So Narada came upon this dacoit and asked him why he was stealing. Since Narada was a mendicant, he had nothing to offer the thief. After asking the dacoit some insightful questions, to which the dacoit had no tangible answers, Narada convinced him to sit in meditation and chant the name of Rama. While Vishnu is the same as the original form of Godhead, so is Lord Rama, who is considered an avatara of Lord Vishnu. Devotees of Krishna, Vishnu, or any other non-different form of God are known as Vaishnavas. In the Vedic tradition, devotees typically pick one form and devote themselves completely to Him. For example, great authors and saints like Shrila Rupa Gosvami, Sanatana Gosvami, and their disciples worship Lord Krishna along with His pleasure potency Shrimati Radharani. They are not really interested in worshiping God in any other form, except for maybe His preacher incarnation of Lord Chaitanya. Devotees like Goswami Tulsidas, however, only see God as Lord Rama. Tulsidas actually makes many references to incidents relating to Lord Krishna, Vishnu, and other avataras in his writings, but he does so in the mood of devotion to Rama. To Tulsidas, there is no other God except Rama.
In this respect, anyone who takes to worship of Krishna, Rama, Narasimha, or any other vishnu-tattva form is worshiping the original form of Godhead. So Narada advised this dacoit to chant Lord Rama’s name, but the dacoit was not able to do so at the time. He wasn’t properly conditioned to chant the transcendental name of the Lord; a name which is non-different from the original form of God. Narada, ever the wise guru, told the dacoit not to worry and to chant “mara” instead. This word means death. Now what kind of spiritual master would advise his student to chant the word “death” over and over again? Ah, but there was a method to this apparent madness. By chanting “mara” over and over again, the dacoit actually was saying the name of Rama without knowing it. We can actually try this ourselves. If we say “mara” over and over again and limit the gaps in between the words, we’ll actually be saying “Rama”. Pretty soon, through regular, coincidental chanting of the name of God, the dacoit gained enlightenment. Since his meditation through chanting was so great, he didn’t even notice the anthill that had formed around him. Upon seeing this, Narada named the dacoit Valmiki, meaning one who is born from an anthill. The rest was history as Valmiki went on to author the original biography of Lord Rama known as the Ramayana. This poem and Valmiki himself are celebrated to this day.
This is just one example of Narada’s healing powers. He similarly has performed the same magic with other disciples. We should take note of the fact that these disciples don’t ask for Narada’s resume when he comes to teach them. His message is so powerful that simply through his teaching he can deliver anyone. The key component to success is the willingness of the disciple to listen to the guru’s words. This also raises another important point. Contrary to the thought of many, no one can tell anyone else who their guru is. Surely one can make the attempt, sincere or otherwise, to persuade another into surrendering to a specific exalted personality, but that surrender will be meaningless if the disciple is not wholeheartedly in favor of following the guru’s instructions. No one forced the dacoit to listen to Narada Muni. The dacoit listened to the great sage’s words and then decided to surrender himself completely to him and his instructions. In this way, through voluntary and humble submission, the great Valmiki was made. Even though the spiritual master is carrying the greatest message, the burden remains primarily with the disciple. If the disciple is scared or forced into submission, they will not be able to truly appreciate the guru’s instructions.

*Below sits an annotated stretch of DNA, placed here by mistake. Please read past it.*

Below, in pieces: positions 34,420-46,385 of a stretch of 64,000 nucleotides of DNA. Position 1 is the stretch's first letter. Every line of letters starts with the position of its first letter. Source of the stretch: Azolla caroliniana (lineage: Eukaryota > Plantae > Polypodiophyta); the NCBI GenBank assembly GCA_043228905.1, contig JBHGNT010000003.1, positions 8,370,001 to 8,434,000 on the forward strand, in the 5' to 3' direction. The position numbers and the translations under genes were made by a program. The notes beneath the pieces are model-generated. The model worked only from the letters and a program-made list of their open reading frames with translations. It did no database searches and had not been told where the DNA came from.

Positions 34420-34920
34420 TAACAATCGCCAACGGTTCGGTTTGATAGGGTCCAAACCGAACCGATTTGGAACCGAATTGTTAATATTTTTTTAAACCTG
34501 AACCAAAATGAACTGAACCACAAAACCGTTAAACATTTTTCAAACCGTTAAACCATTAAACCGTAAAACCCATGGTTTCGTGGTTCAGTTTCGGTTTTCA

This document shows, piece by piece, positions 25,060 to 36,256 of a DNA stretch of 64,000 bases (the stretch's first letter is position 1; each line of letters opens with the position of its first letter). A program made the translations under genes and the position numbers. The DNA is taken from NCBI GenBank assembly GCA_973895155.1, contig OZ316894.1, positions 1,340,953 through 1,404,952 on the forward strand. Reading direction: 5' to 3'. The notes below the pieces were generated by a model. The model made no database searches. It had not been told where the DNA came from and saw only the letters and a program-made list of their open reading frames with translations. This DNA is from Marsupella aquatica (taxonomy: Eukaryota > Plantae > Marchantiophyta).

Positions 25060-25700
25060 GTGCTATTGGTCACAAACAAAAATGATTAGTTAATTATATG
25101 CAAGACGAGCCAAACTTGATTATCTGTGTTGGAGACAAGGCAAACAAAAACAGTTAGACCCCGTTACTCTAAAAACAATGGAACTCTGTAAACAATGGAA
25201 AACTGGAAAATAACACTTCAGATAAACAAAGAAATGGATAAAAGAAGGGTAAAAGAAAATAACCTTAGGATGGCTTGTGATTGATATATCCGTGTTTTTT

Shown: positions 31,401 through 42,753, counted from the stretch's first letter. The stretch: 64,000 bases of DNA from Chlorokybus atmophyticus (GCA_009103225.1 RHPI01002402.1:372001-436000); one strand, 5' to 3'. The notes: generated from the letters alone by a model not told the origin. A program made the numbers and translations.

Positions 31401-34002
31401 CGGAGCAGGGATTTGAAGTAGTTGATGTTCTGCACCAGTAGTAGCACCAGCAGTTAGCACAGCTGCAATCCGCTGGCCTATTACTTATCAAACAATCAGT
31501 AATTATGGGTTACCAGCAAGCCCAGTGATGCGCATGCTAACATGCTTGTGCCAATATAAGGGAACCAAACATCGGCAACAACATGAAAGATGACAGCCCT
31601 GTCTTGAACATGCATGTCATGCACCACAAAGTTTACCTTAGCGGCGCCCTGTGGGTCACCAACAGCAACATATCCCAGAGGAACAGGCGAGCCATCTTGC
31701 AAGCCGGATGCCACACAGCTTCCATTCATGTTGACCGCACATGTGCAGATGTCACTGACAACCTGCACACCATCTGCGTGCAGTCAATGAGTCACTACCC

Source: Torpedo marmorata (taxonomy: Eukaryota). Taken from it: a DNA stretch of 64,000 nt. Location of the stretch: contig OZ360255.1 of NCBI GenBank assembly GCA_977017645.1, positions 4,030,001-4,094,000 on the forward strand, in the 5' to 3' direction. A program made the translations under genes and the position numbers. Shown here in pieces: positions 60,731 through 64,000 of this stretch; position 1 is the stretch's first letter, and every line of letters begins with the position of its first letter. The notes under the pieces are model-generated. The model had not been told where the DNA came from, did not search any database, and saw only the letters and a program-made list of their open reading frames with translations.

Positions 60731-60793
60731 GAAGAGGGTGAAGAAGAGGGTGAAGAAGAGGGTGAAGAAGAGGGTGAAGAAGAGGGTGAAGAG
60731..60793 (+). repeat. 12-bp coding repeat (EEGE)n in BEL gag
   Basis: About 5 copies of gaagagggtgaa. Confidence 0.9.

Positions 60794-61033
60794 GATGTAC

The guru’s instructions are so powerful that they remain equally as potent long after the spiritual master has left this world. This is evidenced today by the healing powers of the written instruction and recorded words of His Divine Grace A.C. Bhaktivedanta Swami Prabhupada. One of the greatest Vedic authors in history, Shrila Prabhupada started a worldwide movement dedicated to preaching the glories of Lord Krishna, Lord Chaitanya, Bhagavad-gita, and Shrimad Bhagavatam around the world. He turned Krishna into a household name. Though the swami left this world more than thirty years ago, he is still mesmerizing the pure souls who humbly submit themselves before him. Since he wrote so many books and delivered so many lectures, people can still approach him today and learn about Krishna. In fact, people today have an opportunity not available even to the swami’s direct disciples back during his time on earth.
Since he was travelling around the world, opening centers and speaking to large audiences, Shrila Prabhupada’s disciples didn’t have the chance to associate with him on a daily basis. People today, however, can listen to his lectures every single day. His books are quite voluminous as well, for it would take an entire lifetime to read through all of them and fully grasp their meanings. For Vaishnavas, the guru is honored every day of the year, but especially on the anniversary of his appearance day. This day is known as Vyasa Puja, for the Vaishnava spiritual master is a representative of Vyasadeva, the celebrated Vedic saint, author, and direct disciple of Narada Muni.
Just as Valmiki satisfied Narada by regularly chanting Rama’s name, Shrila Prabhupada and all the gurus in his line can be satisfied by our regular chanting of the maha-mantra, “Hare Krishna Hare Krishna, Krishna Krishna, Hare Hare, Hare Rama Hare Rama, Rama Rama, Hare Hare”. There can be many facets to the collective discipline known as devotional service, but nothing is more effective and more recommended than the chanting of this mantra. To provide a daily routine, a guideline to ensure that chanting and hearing of God’s name was performed, Prabhupada advised everyone to chant at least sixteen rounds of this mantra on a set of japa beads. Though this may take a long time to complete every day, it is the most effective process for spiritual realization in this age. We should all try to adopt this chanting regimen, if not for ourselves, then at least for the great spiritual masters who sacrificed everything for our benefit. Chanting this mantra will make them happy, and thus enable us to offer the greatest gift to the gurus that we owe so much to.
Categories: vyasa puja